Li added that the U.S. policy toward China is no longer dominated by "hysterical irritability, or even anxiety during the Trump era." But this does not necessarily mean that their bilateral ties can be easily defrosted; it only means that many in the U.S. policymaking circles have to face up to reality.

"In the name of realism and pragmatism, it could attempt to adjust to the new reality in order to coexist with China, but it fundamentally cannot come to genuinely accept China as a peer," Gupta said.

Biden has inherited Trump's concept of strategic competition with China and intends to perpetuate it, according to Li. "We all know China-U.S. relations cannot go back in time," he said. But instead of throwing in the towel, the U.S. will exert pressure on China in a coordinated manner through a number of approaches. The Quadrilateral Security Dialogue among the U.S., Japan, India and Australia (commonly referred to as the QUAD), the trilateral security alliance of the U.S., the UK and Australia (or AUKUS), and the IPEF, are all examples of these recent attempts.

China's response

"We need to carefully manage our domestic affairs, develop the economy, improve people's living standards, strengthen research and development capacities, and maintain social stability," Li said, emphasizing that China also should "make more friends and build a global network of partnerships, all the while abiding by the principle of non-alignment."

"Considering that our overall strength is inferior to that of the U.S., we should remain calm and objective—just like we always do," he added. "As for issues concerning China's core interests, we have to resolutely defend ourselves. At the same time, China is open to practical cooperation with the U.S. in the fields like climate change, global public health security, international arms control and non-proliferation."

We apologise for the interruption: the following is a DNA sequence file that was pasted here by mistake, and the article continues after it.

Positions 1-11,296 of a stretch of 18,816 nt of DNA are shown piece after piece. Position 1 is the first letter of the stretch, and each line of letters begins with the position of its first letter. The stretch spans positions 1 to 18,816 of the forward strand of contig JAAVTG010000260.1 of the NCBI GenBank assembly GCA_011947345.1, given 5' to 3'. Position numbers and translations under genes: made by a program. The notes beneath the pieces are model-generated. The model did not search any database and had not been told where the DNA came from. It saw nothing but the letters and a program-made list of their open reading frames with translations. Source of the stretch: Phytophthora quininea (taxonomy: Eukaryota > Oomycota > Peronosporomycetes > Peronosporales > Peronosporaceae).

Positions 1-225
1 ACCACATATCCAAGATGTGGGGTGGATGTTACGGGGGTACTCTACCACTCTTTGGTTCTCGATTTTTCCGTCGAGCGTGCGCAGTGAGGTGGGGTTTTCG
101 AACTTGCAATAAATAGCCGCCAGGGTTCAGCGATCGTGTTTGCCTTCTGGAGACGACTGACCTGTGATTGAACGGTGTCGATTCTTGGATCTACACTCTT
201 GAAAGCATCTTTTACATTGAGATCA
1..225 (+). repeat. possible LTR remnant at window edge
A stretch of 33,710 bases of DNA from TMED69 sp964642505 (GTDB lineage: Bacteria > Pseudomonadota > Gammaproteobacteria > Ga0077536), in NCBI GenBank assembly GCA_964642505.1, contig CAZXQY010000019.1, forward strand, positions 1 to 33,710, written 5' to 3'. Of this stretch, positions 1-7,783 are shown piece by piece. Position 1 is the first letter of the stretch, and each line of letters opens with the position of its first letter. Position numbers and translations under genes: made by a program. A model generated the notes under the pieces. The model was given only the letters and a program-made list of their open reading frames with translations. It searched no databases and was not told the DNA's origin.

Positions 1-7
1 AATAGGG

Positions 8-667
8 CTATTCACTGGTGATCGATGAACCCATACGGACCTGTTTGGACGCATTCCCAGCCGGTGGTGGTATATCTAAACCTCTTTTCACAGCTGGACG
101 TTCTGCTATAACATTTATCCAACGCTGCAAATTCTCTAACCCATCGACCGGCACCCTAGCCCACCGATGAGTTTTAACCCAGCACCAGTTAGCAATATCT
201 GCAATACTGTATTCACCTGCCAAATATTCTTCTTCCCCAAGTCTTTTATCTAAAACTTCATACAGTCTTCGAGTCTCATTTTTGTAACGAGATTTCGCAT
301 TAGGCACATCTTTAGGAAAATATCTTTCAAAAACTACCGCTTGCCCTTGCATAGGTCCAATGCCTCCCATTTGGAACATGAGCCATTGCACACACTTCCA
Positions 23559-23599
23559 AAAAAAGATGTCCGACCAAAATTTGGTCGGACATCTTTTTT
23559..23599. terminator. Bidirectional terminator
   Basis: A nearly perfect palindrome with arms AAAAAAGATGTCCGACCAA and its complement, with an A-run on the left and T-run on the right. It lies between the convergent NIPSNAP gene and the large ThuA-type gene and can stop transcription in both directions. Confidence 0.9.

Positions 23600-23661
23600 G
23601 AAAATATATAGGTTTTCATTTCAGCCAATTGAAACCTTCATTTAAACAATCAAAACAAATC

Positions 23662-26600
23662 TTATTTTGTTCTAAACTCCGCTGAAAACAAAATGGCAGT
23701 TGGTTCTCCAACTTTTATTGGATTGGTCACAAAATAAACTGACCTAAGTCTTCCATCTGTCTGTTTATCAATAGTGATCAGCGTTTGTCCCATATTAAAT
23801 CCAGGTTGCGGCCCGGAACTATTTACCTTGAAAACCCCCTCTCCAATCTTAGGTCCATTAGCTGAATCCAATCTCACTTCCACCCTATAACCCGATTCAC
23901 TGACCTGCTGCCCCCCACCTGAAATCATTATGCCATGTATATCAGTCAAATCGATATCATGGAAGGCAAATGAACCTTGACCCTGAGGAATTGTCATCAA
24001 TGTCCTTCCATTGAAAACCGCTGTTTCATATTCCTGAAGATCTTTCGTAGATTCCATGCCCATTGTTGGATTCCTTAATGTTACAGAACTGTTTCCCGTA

"China should respond to the situation with moderation and caution, as opposed to escalating tensions with the U.S.," Fowdy said. "China has many advantages on its side which expose the lack of reality and pragmatism based on U.S. policies designed to confront it." For example, the IPEF is ultimately unsubstantial because China, not the U.S., is the commercial and economic center of Asia. In this case, China should respond through careful diplomacy which focuses on continuing to integrate itself with other countries in the region, for example, by joining the Comprehensive and Progressive Agreement for Trans-Pacific Partnership, he explained. 

Wang Yi said the U.S. side must be clear that the China-U.S. relationship is not a zero-sum game. As Chinese President Xi Jinping pointed out, whether the two major countries can handle the relationship well bears on the future of the world, and it is a question of the century to which the two countries must answer well.

When the U.S. tries to provide its answer, it must be aware that unipolar hegemony has no support, bloc confrontation leads nowhere, small yards with high fences mean seclusion and regression, and decoupling and supply cuts hurt the interests of all, he concluded.

(Print Edition Title: Standing Firm)

Copyedited by G.P. Wilson